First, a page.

It’s been almost a month since my last post, so I’ll give a quick update on things. After IST in Bamako we were left to go on our own. It was the first time I truly felt on my own since coming here. From the beginning we had always followed some sort of schedule. Now we live by our own schedules. So, following IST a few other volunteers and I caught a ride back to our homestay sites to visit our families. It had been several months since I last saw everyone and they were really glad I came. We stayed one night and headed back into Bamako. It would have been a nice trip had I not lost my phone on the way there. Not having a phone here is both stressful and liberating. You really feel cut off from everyone. I went phoneless for a few days after that, partially because I was too lazy to go buy a new one, but in a way I’ll admit I liked the feeling of being cut off and left to my own means. I stayed a night at the stage house in Bamako one night and caught a cab to the bus station early the next morning where I made the 7am up to Severe. There are a lot of bus services here, but Africa Tours is my favorite. They have a/c and  a free meal which in my opinion is worth the 20$ for a 10 hour bus ride. After getting to Severe, instead of staying the night I caught another transport to Bandiagara and stayed the night there. I headed back to site the next afternoon.
                We didn’t wait long to start working. A few days after getting back I met with the mayor and we worked up a budget for fixing a few of the wells. None of them have covers and two of the most commonly used are simple holes in the ground. I’m currently working on typing up the request for funds from USAID. It’s a very tedious job. I’ve been doing other small things around town as well. The other day I made porridge for the women who brought their babies to be vaccinated at the CSCOM, and gave a small animation on infant nutrition. Animations are a main part of what I do. Sensitizing people to health problems in the community is the best way for me to help out. I also have a small tree nursery going full of Morenga. I find ways to keep busy.
                Sometimes, though you just have to find an excuse to relax and do something fun. Recently I’ve started playing basketball at the school. Every afternoon there are about 20 people that come out to play so we shoot around and then play a game. There is a surprising amount of good ballers out here. I also try to read as much as I can. We have quite the library here in Bandiagara so there’s a lot to choose from. I’m currently reading a collection of C.S. Lewis books. I just finished The Great Divorce and moved on to Miracles. I’m also reading A History of God by Karen Armstrong. Most volunteers have a lot of time to read and go through several books per week. I’m not a fast reader and like to take my time with books. I really only have time to read at night and in the mornings. I usually fall asleep to reading.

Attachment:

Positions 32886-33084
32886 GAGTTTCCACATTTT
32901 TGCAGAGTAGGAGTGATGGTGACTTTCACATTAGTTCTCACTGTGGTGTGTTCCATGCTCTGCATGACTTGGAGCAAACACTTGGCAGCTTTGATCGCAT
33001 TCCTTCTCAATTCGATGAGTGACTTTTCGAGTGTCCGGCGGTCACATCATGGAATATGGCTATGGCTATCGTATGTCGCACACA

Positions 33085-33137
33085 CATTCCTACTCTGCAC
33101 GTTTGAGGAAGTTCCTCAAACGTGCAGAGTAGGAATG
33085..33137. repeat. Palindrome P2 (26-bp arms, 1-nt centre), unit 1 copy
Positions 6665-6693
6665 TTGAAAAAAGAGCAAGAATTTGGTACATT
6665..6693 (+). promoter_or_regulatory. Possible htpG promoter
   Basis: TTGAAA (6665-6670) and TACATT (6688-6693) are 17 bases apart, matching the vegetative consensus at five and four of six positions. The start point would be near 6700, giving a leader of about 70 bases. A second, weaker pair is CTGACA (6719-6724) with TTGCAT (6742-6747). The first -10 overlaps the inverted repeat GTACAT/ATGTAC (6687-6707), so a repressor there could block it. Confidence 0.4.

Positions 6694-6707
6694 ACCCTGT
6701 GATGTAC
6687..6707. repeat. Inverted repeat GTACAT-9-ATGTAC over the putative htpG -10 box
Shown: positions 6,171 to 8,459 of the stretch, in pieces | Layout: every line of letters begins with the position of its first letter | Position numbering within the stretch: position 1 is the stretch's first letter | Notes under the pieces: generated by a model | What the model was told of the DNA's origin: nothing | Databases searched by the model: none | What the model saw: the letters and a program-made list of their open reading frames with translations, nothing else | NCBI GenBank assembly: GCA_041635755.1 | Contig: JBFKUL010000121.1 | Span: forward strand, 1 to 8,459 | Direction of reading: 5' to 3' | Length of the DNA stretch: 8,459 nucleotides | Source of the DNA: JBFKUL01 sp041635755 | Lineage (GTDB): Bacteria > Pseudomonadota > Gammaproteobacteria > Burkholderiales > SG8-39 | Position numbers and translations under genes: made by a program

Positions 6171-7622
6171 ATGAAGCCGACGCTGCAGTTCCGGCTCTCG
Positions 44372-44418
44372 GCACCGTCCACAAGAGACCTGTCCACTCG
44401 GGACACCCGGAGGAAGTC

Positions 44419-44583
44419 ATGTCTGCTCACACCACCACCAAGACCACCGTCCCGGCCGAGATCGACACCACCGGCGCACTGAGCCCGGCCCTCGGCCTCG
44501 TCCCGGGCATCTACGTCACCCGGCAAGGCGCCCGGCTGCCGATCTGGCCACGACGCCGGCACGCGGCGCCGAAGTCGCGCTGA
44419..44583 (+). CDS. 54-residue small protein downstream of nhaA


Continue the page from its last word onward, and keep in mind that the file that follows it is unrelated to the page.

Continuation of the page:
There were a few celebrations the last month. For the 4th we celebrated a lot of people’s birthdays as well, including my own, in Bandiagara. It involved drinking beers poolside, and making cocktails out of gin and bis-hop (hibiscus juice). Then we went to a hotel to eat and dance. Thanks to everyone who sent me birthday cards and packages. You are awesome!
                That’s about all for now. Thanks everyone for your continued support and prayers.



Monday, June 20, 2011


My new house
Rainy season has finally come. It usually rains at night after I’ve gone to sleep. It’s still unbearably hot inside and I sleep outside in my bug hut, but I’ve trained myself to wake up right before the rain hits. The wind usually picks up strong, meaning I have about 2-3 minutes before it starts pouring down, plenty of time to throw everything inside. Although it’s steamy, there’s a nice draft that comes in right underneath my door when it rains, making it easier to fall asleep. Inside I usually wouldn’t bother sleeping in the bug hut. My house is fully equipped with screens on each window and screen doors. It does a great job of keeping out the mosquitoes, but I’ve been having a problem with scorpions. I’ve killed two really big ones in the last month inside my house. That’s enough to keep me in my bug hut even when I sleep inside. The pounding of the rain on the tin roof of my house makes for a hard time falling asleep, even with earplugs.
                The start of rainy season means the start of planting for Malians. The crop of choice up in Bankass is millet. It’s one of the few things that will grow here. Every day I get up and run through the endless millet fields along a path that leads to the smaller villages surrounding Bankass. It’s going to be a sight when the crops come up. Except for the Falaise to the north, Bankass is pretty much sand as far as you can see. The rain packs the sand down, making it easier to ride my bike through town. It also really helps cool the place down and settles the dust in the air. Climate wise, it’s very pleasant, but there are a few downsides to all the rain. This is mostly because the water doesn’t drain anywhere. It just sits and forms huge puddles- breeding grounds for mosquitoes. Kids play in these huge trash-filled puddles, a majority of which contain runoff from the latrines and wash areas. Rainy season is not a very healthy time.